Yeah, you probably have that song in your head now. You’re welcome!
My dear cousin, Natalie, let me know about a farm who sends a truck of peaches up from FL. I’m usually a pretty locally-focused guy, but she swore these were the best peaches I’d ever eat so I took her at her word. We hopped into the car and drove to the a hardware store parking lot in Chillicothe, the original capital of Ohio.
I had planned to buy one box, which I did. As I helped Natalie carry the boxes she was picking up for coworkers I wondered if I should buy another or really try them first. At the price they were selling for, I figured why not. I bought a second one.
Between the two of us, we had three giant boxes of peaches. By the time I got home, I felt a little ridiculous, but then ideas of all the great things I could make for people came whirling into my head…
More recipes to follow, but here’s how we simply canned some of them:
- ripe peaches
- Wash canning jars, lids & rings then sterilize jars by steaming them for 10 minutes. Also sterilize a large funnel and ladle.
- Make a very dilute syrup using one part sugar to eight parts water. Put all ingredients in a very large pot and heat just until sugar disolves. Cover and set aside
- Bring a large pot of water to a boil and reduce to barely simmering.
- After you’ve washed the peaches and removed the stems toss 6 or 7 of them in the boiling water for 30 seconds to a minute. The time needed will depend on how ripe they are. Immediately pull them out with a slotted spoon and dunk into ice-cold water for about 15 seconds to stop the cooking. The skins should just slide right off. Save the skins aside in a bowl for another use.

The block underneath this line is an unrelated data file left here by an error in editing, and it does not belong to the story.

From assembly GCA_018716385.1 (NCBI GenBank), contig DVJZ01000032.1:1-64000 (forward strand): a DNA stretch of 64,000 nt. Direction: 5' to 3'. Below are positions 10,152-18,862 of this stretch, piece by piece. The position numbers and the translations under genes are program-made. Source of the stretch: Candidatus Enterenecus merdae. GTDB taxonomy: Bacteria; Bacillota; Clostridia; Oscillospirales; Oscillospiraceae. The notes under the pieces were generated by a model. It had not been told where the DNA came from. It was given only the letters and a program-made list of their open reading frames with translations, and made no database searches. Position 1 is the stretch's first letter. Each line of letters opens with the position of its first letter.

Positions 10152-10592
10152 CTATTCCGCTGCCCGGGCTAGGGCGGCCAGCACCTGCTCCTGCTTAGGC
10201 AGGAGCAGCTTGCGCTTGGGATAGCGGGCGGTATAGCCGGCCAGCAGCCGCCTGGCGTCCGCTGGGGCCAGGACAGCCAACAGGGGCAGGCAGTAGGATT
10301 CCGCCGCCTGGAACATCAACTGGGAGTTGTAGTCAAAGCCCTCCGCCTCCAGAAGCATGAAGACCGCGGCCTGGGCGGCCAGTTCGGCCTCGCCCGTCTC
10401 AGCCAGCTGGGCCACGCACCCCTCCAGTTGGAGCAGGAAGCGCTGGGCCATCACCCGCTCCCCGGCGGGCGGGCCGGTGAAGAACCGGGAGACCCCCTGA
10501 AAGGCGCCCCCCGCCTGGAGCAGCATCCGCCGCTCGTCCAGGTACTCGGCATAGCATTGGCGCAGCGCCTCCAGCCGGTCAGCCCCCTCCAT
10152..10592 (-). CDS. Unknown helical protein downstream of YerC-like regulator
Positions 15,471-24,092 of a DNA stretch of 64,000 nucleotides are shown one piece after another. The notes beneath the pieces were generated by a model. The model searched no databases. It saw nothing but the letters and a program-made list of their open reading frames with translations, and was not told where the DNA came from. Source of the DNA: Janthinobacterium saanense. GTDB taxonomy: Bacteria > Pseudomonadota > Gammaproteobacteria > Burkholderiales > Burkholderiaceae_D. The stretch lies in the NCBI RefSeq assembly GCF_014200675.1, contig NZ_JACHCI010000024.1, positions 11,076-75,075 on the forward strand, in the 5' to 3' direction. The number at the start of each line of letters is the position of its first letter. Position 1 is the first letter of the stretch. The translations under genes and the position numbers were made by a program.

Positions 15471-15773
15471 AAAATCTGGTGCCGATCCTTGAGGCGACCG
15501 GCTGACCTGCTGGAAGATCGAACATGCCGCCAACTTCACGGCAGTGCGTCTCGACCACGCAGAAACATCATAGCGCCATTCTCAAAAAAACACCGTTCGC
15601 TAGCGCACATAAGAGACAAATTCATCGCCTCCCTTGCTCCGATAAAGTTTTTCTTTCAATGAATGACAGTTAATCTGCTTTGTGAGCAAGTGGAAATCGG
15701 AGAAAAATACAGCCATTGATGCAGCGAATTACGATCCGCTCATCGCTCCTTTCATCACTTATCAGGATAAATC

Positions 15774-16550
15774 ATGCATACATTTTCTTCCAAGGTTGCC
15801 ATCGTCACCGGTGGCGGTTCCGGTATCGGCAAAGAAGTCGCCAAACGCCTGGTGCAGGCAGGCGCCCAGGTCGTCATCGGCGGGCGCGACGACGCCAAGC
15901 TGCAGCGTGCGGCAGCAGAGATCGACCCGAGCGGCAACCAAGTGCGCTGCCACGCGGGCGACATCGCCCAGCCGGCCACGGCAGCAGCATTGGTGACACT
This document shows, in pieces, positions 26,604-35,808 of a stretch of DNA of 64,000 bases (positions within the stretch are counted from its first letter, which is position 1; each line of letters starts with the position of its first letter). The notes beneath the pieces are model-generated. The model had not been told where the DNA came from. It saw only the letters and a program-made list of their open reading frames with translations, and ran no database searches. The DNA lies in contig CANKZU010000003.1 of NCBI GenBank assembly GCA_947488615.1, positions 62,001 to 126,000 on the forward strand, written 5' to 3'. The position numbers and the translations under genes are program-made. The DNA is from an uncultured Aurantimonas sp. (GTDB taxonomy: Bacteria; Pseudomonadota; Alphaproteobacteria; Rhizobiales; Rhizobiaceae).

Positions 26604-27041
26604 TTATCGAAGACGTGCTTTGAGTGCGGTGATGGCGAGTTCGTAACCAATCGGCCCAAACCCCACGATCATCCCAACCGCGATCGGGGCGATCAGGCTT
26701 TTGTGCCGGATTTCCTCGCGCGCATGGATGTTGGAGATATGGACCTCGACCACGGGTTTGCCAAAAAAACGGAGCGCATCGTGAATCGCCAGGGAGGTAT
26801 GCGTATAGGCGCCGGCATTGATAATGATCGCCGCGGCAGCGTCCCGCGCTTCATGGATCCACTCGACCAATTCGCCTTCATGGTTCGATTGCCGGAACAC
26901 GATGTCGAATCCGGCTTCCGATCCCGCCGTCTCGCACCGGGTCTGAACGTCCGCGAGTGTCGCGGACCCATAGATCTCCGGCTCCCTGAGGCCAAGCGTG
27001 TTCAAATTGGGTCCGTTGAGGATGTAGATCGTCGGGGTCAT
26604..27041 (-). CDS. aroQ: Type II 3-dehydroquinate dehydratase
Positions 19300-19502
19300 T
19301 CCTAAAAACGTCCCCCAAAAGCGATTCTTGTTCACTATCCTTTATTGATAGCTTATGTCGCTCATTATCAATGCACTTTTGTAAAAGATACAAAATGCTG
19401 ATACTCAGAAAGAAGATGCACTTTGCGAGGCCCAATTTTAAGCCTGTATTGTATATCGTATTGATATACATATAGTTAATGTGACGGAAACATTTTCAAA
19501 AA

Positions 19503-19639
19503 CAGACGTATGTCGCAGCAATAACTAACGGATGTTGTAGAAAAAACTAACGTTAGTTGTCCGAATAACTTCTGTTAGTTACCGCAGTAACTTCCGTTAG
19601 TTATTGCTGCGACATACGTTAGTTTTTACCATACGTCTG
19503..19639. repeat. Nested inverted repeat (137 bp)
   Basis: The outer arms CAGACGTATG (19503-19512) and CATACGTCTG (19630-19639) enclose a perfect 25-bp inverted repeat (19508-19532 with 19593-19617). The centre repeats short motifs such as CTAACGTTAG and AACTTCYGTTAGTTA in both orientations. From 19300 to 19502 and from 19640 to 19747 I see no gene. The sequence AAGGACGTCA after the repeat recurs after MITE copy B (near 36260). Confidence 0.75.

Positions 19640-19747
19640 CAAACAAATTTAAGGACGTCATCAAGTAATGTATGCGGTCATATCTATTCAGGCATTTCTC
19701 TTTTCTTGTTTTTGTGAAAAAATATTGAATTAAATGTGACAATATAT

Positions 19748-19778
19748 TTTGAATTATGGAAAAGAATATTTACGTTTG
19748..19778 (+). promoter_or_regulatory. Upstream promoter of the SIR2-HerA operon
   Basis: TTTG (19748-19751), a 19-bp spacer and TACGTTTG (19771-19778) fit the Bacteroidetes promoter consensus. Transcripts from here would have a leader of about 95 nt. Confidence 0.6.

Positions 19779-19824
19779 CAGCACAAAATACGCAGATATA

- Cut peaches in whatever shape you prefer to use: halved, sliced, diced. Save pits aside in the bowl with the skins. If any pits are cracked or otherwise open, throw them away.
- Once you’ve cut your peaches, toss them in the large pot with the syrup and cook just until they begin to boil. Try not to let this boil over or you’ll have a sticky mess on your hands that will later crystalize. Yeah, I did that. :o)
- Ladle peaches into sterilized jars and pack them in as much as possible, then top with syrup. Try to get as much air out of each can as possible as air can be the enemy of preservation. Use a sterilized butter knife or skewer if necessary. Fill jars with syrup to within 1/4″ of the top. Wipe the rims, then top with heated lids then rings. Tighten just until snug.
- Process in a water bath for 15-20 minutes.
- Let cool on countertop until you can comfortably touch them, then tighten rings once more. Cool completely then store in a cool, dark place until you’re ready to open a jar of summer.
I’m sure some of these will go into cakes, pies, tarts, muffins and other typical peach concoctions, but I’m especially excited about their savory applications–maybe a barbecue sauce, a shrimp dish or even something with pasta. We’ll see…
6 Comments Add yours
Those canned peaches look tasty. I don’t think they’d sit long on my pantry shelf. 🙂
The best part is the leftover syrup they cooked in. I’ve got a post coming about that. :o)
I always add a half teaspoon or so of lemon juice per pint to help preserve color.
Everything I’ve read indicates that for metal lids and rings, one should not tighten again after the waterbath. Have you always done it that way?
I thought about adding lemon juice and just plain forgot–but I appreciate that tip! As for tightening after the waterbath, I have always done it that way since I noticed the waterbath can sometimes loosen the rings. Do you know why it’s not a good idea?
I’ve generally read that you should store without the rings but I don’t know why. I more or less made this same recipe but added a shot of bourbon to each pint. I put a little of the ball color preserving powder in each pint too.